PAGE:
A part of me feels for International Relations students in second year. After what the module coordinator confessed was the “shit show” of last semester’s exams, the survivors of this ordeal faced yet another daunting challenge on entering this one. Instead of scheduling our lectures in the familiar Buchanan theatre, the administrators, in their infinite wisdom, chose a slightly different venue. The quad? The Arts building? A course as popular as IR deserves something a bit grander than that. As a result, on a dreary Tuesday afternoon, I found myself going to a place I associated only with exams and those irritating students who somehow find time to exercise: The North Haugh.
It’s no secret that different subjects attract different crowds. But one of the greatest divides there is, is between the students who choose to pursue arts and those pursuing sciences. One reason could be the curriculum in St Andrews in which the majority of us are unable to study arts and science subjects simultaneously. However, the divide is perhaps best illustrated in the locations of our respective buildings. While arts students have the historic quads, the smart Arts Building and the somewhat rusty Buchanan theatre, science students seem to occupy their own concrete fortress: a string of vast, brutalist bastions staring down the sea. The two locations aren’t even that far away. But the difference couldn’t be starker.
Every time I used to pass through the North Haugh, I felt a kind of patronising pity for the students who spent their days there. What was the use in being in such a beautiful town if they surrounded themselves with buildings that wouldn’t look out of place in an Orwellian dystopia? But now, thanks to a karmic quirk of fate, I myself had become one of those them. Along with three hundred other IR students, we walked into the heart of the North Haugh, checking occasionally to make sure this was indeed the correct venue.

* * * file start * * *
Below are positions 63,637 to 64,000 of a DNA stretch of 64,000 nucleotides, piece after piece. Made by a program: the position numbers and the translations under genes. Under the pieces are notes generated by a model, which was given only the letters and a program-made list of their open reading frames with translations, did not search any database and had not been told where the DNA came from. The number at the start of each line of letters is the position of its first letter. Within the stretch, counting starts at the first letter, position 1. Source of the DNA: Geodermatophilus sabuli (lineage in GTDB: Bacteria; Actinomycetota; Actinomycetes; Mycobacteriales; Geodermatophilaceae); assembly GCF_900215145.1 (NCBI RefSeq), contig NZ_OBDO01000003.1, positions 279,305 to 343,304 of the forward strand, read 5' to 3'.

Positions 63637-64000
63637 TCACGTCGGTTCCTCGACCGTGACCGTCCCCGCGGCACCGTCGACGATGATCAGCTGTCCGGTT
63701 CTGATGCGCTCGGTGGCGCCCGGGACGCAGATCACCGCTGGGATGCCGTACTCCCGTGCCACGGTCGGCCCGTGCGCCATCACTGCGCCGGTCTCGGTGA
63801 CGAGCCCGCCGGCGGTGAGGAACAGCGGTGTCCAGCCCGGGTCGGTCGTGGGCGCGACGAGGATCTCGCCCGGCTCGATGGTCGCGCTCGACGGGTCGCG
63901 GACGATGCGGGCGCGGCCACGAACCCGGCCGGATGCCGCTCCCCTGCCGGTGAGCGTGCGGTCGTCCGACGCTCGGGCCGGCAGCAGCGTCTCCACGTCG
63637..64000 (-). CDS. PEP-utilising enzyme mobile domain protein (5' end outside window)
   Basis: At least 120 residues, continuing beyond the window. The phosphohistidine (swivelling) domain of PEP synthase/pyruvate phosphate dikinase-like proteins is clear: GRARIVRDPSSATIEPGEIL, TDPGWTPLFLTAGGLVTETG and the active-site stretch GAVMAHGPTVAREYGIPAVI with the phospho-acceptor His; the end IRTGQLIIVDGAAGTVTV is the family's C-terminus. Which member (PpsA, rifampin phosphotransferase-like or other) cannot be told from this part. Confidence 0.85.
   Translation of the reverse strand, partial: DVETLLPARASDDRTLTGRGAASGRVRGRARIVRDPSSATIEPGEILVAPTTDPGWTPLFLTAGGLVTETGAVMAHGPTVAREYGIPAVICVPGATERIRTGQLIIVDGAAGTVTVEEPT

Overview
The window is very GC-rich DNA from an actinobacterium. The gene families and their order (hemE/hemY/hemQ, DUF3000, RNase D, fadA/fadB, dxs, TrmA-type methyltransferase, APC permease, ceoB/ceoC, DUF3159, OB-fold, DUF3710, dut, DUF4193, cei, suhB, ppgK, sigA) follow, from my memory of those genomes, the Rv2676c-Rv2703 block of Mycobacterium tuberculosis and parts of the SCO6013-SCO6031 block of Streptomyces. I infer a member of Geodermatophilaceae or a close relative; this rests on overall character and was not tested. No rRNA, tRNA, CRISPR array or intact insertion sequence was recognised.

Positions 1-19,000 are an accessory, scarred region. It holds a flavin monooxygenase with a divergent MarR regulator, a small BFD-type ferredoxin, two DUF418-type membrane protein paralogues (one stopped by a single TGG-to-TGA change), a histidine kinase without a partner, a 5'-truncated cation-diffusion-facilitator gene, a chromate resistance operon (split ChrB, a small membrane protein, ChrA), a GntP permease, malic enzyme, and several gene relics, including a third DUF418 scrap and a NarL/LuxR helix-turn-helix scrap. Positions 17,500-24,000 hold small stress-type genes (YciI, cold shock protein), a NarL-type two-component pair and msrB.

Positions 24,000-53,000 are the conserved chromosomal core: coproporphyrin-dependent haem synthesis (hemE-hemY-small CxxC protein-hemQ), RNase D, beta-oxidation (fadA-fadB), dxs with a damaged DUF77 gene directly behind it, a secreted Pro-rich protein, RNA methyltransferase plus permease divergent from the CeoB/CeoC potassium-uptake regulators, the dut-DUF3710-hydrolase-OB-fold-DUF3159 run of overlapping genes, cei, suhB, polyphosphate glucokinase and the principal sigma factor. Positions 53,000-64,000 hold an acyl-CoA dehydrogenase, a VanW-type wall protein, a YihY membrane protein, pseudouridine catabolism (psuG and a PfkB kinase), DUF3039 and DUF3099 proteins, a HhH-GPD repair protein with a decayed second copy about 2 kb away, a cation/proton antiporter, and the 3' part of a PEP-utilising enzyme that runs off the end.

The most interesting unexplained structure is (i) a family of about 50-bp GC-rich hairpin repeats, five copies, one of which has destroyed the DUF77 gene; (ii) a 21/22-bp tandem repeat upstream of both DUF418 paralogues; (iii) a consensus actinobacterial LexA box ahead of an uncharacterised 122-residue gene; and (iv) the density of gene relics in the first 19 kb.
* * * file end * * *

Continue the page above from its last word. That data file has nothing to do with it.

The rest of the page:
The inside of the building, in fairness, wasn’t too bad. The lecture hall had handy hangers outside, though not many were in use. It was warm, very necessary for the onslaught of a Scottish January. But the inside, if not as offensive as its exterior, was just a little strange. First, the steep angle of the theatre gave an imposing, almost galactic vibe. Then there were the cumbersome wooden tables that slid out of the seat in front with as much silence and subtlety you would expect, perfect for the latecomers trying not to attract attention. A particular highlight was the projector that jutted at such an angle so that the lecture slides were no match for the silhouettes of incoming students, replacing the module outlines with outlines of disembodied heads and rucksacks for a short while.
I don’t want to be overly-critical of the North Haugh. Venues in the centre of town can be far from perfect themselves. And there may be some individuals who feel quite at home in their concrete bastions, comfortably detached from the posturing and pontification of the less scientifically inclined. However, I don’t think many of us can honestly say that the science buildings are anything other than ugly. And I don’t think there’s much that we can realistically expect to be done about it.
We arts students may have a more difficulty getting a job and convincing employers that understanding Guinean trade policies from a Marxist perspective counts as a transferable skill. But one thing’s for sure. We should be glad we don’t have to put up with the bleak, soviet-style abyss that is the North Haugh. So while I do feel for the IR students in second year, I can’t help but feel even sorrier for our scientific cousins who spend their days so close yet so very, very far from the historic beauty of the town we share. At least I will until they get a job. Then it may be their turn to regard us with a patronising pity all of their own.